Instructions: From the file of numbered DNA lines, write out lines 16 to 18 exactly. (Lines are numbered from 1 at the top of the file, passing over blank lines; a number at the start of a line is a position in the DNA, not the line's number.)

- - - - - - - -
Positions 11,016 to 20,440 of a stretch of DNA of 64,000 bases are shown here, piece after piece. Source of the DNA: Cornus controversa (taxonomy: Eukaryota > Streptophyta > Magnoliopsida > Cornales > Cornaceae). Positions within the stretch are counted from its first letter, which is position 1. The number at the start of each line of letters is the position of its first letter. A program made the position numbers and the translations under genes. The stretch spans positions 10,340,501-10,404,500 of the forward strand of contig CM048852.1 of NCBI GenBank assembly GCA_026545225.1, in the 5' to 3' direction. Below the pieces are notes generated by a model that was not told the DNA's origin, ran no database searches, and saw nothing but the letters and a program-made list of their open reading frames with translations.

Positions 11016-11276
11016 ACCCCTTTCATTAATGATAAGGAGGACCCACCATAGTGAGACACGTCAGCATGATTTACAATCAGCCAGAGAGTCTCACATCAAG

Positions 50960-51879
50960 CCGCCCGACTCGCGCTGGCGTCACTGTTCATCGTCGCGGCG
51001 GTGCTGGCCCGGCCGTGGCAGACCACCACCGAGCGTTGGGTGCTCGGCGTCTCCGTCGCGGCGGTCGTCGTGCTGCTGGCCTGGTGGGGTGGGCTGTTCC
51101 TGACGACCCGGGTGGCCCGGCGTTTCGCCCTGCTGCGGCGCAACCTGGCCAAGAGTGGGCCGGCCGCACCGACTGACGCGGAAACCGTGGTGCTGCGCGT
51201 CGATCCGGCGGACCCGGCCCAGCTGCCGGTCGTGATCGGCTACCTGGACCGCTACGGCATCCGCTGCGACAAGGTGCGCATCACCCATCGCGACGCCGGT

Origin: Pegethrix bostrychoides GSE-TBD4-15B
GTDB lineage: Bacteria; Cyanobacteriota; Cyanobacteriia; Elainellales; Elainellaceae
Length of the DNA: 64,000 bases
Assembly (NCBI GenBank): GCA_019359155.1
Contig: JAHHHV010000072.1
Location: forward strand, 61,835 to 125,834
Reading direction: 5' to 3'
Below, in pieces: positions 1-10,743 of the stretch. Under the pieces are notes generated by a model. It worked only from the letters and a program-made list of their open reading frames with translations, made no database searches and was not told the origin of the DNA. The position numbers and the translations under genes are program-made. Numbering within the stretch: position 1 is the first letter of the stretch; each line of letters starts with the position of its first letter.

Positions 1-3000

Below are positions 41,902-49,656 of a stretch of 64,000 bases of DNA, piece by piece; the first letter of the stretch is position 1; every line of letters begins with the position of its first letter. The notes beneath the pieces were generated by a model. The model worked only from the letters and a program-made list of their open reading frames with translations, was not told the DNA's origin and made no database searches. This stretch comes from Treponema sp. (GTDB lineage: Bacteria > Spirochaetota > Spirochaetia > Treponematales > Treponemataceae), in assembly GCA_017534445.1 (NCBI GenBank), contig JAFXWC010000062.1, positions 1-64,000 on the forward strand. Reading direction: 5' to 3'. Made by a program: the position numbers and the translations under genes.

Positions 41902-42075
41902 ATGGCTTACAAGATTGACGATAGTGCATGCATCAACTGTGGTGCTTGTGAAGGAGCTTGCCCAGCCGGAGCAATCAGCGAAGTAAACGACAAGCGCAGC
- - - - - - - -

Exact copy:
Below, in pieces: positions 1-10,743 of the stretch. Under the pieces are notes generated by a model. It worked only from the letters and a program-made list of their open reading frames with translations, made no database searches and was not told the origin of the DNA. The position numbers and the translations under genes are program-made. Numbering within the stretch: position 1 is the first letter of the stretch; each line of letters starts with the position of its first letter.

Positions 1-3000

Below are positions 41,902-49,656 of a stretch of 64,000 bases of DNA, piece by piece; the first letter of the stretch is position 1; every line of letters begins with the position of its first letter. The notes beneath the pieces were generated by a model. The model worked only from the letters and a program-made list of their open reading frames with translations, was not told the DNA's origin and made no database searches. This stretch comes from Treponema sp. (GTDB lineage: Bacteria > Spirochaetota > Spirochaetia > Treponematales > Treponemataceae), in assembly GCA_017534445.1 (NCBI GenBank), contig JAFXWC010000062.1, positions 1-64,000 on the forward strand. Reading direction: 5' to 3'. Made by a program: the position numbers and the translations under genes.